The French journalist and writer, a specialist on the continent, died accidentally on 19 August near Bordeaux.
Discreet, a bit timid, an always mischievous eye, distant and an eternal smile on the lips. It was Pierre Cherruau, who died suddenly, Sunday, August 19, near Bordeaux, the day before his 49the birthday, while he saved his son from drowning.
Pierre, former classmate of the Training Center of Journalists (CFJ) of the rue du Louvre, in Paris, where we met in the early 1990s. He had just completed his studies at Sciences Po Bordeaux, a city he carried in his heart and who invariably ended in his remarks, historically connected with Africa and the open sea. Good in his picture. Africa, where he built his family and inspired his most important books. Pierre had decided to resolutely follow in the footsteps of his father, a journalist South West and correspondent of the world in the north (he died in the mid-2000s), with whom he shared the same name and the same curiosity for the world and the others.
Off the beaten path
After the CFJ, Pierre lived a groundbreaking experience in Africa, more specifically in Nigeria, where he carried out his cooperation, stationed in the east of this extraordinary country so little known in France. This experience, exciting but also trying, was vaccinated against an exotic view of the continent. This clear vision, devoid of any form of naivety, is reflected in his works, especially in a fascinating and mysterious pole, Cam in stock (L & # 39; Ecailler du sud editions, 2004). Journalism was his job, but his passion was written in all its forms. During his almost half century of existence, Pierre has published a dozen books and comics. He liked to quote this sentence from the Swedish writer Henning Mankell: "With the media we know how Africans die, but not how they live."
Pierre groove his way in his own way, off the beaten track. He traveled to places where his staff were rarely present, such as in Guinea-Bissau, a gray area in West Africa owned by a trade hub, where he investigated the new drug routes between the United States. Latin America and Europe. A report was risky in every respect: his boat was drifting and he had every difficulty returning to the coast. But this time he succeeded.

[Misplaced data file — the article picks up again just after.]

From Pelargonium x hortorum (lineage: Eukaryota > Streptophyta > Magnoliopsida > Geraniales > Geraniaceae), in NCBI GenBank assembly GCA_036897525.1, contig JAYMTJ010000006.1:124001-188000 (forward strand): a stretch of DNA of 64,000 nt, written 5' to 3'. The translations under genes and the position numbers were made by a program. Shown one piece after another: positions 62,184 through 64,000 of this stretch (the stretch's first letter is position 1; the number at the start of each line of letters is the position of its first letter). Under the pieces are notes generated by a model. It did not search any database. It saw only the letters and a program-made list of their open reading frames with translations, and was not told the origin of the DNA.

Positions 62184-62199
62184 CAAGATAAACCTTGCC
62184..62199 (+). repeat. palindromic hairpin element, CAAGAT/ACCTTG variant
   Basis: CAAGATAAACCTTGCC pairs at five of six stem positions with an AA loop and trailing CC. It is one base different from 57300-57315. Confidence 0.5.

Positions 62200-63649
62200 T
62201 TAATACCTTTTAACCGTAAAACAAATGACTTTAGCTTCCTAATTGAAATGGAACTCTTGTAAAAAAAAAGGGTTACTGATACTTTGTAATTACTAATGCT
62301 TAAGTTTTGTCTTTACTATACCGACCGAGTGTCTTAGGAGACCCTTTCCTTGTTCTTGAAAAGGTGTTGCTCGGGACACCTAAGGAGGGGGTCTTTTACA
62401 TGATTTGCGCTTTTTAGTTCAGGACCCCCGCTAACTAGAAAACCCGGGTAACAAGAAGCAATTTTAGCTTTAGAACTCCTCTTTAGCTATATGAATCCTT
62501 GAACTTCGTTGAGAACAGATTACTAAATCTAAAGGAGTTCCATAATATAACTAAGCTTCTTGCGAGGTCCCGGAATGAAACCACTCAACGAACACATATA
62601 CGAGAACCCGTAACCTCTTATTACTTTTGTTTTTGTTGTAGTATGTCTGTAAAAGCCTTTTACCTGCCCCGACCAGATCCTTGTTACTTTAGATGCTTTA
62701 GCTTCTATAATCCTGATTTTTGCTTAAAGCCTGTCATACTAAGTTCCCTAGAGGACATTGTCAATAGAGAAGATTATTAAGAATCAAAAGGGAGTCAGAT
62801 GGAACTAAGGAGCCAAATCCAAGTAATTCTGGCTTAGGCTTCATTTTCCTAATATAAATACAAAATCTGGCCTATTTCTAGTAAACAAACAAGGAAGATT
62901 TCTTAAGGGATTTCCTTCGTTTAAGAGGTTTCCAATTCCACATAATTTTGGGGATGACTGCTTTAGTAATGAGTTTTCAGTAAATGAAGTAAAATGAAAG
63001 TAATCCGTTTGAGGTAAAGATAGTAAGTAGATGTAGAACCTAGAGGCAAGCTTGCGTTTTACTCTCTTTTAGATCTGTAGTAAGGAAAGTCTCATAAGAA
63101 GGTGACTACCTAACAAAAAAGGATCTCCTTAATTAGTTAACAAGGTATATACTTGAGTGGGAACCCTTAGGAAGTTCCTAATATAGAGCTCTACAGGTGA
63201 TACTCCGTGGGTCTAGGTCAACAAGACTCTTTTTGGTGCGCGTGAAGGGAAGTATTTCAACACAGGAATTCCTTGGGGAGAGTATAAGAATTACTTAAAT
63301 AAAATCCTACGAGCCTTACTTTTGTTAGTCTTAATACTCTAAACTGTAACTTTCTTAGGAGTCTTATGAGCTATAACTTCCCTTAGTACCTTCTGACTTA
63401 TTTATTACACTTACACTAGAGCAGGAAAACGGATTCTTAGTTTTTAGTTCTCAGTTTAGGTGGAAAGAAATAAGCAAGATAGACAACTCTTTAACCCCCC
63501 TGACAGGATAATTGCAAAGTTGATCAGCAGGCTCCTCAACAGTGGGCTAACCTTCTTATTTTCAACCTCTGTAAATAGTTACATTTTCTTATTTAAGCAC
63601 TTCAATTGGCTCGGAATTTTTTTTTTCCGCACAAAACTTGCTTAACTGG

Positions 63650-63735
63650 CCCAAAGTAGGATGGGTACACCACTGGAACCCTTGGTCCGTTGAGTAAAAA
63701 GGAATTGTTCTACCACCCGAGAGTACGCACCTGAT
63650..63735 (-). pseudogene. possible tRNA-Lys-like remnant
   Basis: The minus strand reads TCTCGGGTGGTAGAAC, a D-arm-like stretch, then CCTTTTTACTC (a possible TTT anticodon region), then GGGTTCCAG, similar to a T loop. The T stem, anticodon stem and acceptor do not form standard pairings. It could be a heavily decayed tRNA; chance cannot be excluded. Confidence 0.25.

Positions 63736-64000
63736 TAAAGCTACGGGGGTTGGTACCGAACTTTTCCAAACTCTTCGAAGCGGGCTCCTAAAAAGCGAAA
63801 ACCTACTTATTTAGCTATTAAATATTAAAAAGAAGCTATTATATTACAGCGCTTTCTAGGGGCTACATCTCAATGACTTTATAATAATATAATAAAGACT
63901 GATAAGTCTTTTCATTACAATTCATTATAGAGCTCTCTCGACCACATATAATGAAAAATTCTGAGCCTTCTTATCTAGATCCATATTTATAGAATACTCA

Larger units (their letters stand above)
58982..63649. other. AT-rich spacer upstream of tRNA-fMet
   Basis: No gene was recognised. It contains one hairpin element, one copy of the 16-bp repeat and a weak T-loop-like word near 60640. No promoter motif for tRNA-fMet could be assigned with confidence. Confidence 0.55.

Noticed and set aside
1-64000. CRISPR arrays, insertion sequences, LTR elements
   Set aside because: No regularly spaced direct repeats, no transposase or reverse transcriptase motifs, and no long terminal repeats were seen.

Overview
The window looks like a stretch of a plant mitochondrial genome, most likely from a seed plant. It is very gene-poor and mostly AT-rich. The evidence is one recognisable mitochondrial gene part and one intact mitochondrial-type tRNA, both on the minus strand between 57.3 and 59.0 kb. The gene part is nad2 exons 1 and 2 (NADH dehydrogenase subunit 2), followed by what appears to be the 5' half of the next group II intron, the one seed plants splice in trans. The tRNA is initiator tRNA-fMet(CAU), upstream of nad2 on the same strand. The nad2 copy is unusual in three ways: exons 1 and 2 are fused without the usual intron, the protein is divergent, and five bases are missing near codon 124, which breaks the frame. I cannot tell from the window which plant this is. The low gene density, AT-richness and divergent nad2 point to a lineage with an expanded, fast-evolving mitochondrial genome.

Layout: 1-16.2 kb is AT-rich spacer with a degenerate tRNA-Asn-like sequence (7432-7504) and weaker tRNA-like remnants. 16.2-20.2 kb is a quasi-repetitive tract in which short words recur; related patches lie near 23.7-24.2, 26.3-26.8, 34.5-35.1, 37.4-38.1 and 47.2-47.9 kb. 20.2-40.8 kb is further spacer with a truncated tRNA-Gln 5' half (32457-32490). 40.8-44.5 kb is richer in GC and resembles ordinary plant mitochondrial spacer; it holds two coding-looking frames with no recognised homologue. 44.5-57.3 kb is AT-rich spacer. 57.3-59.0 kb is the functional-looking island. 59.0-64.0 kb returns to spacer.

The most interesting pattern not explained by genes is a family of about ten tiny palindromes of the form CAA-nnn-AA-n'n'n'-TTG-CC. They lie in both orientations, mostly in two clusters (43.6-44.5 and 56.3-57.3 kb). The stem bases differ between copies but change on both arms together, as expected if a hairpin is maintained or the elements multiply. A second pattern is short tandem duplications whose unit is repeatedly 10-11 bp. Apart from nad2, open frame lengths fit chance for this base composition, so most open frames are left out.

Africa has not let it go. A International mail, where for a long time he led the section dedicated to this continent, and then to Slate Africa, which he launched with Jean-Marie Colombani and encouraged readers to go beyond the limited horizon of French-speaking Africa. When Ivory Coast struggled with the post-election crisis of 2010-2011, he published a wonderful interview with South Korean diplomat Choi, the man who certified the election. Alassane Ouattara on behalf of the United Nations.
Curious and a bit mysterious
In 2013, Pierre was in Mali. He covers for Mediapart the presidential election won by Ibrahim Boubacar Keïta in the aftermath of the intervention of the French army. All press ousted during the last campaign meetings of the most important candidates. Not Pierre. He was somewhere else. A bit mysterious, it was part of his charm.
One evening, in Bamako, we visited the former Malinese minister of culture, Aminata Traoré: a thundering voice, always ready to sue the local authorities, who according to her were the former colonial powers and their multinationals. Pierre probably did not share all the categorical judgments of Aminata Traore, but he respected and listened to him, curious and open, ready to think of himself. Curious, open, alert, but also tenacious and durable, good runner he was.
One day he decided he would join his family in Dakar by train from Bamako. The train rode a little when he wanted it or could, when a mysterious force had decided to set it in motion. But Pierre was not discouraged, and when he heard the train was about to leave, he took his bag and ran to the dock. Many times in vain, until it was the right one.
After Mali in 2013 it has disappeared. A surprise, Pierre Cherruau. He warned only a few family members: here he is again for Nigeria as a cultural attaché in Abuja, the federal capital … Without doubt this new stay in this country that so fascinated him, gave him matter to another book.
The taste of freedom
At the end of his most personal work, perhaps the most beautiful, From Dakar to Paris, a trip with small steps (Calmann-Lévy, 2013), from his chronicles published in M the magazine world Peter talks a lot about his father and his own children. There is also a lot of sea, ocean. This ocean that took this terrible Saturday of August in Soulac-sur-Mer, while he saved Almami, his 10-year-old son, in a bad current and finally unharmed. At the very end of this book, Pierre Cherruau quotes the Spanish poet Antonio Machado:
Walker, there's no way,
The path is made by walking,
Walker, there's no way,
But nothing but the furrows in the sea.
Then these words addressed to his children, as if he felt it was necessary to say them quickly, because you never know what might happen: "If I can just give Almami and Marie that taste of freedom, my race will not have been for nothing." Peter was certainly a free man. By thought, in his steps along the coast of Dakar or on the beautiful beaches of Nord-Pas-de-Calais, where he was born in August 1969. Free in his writings as in his life.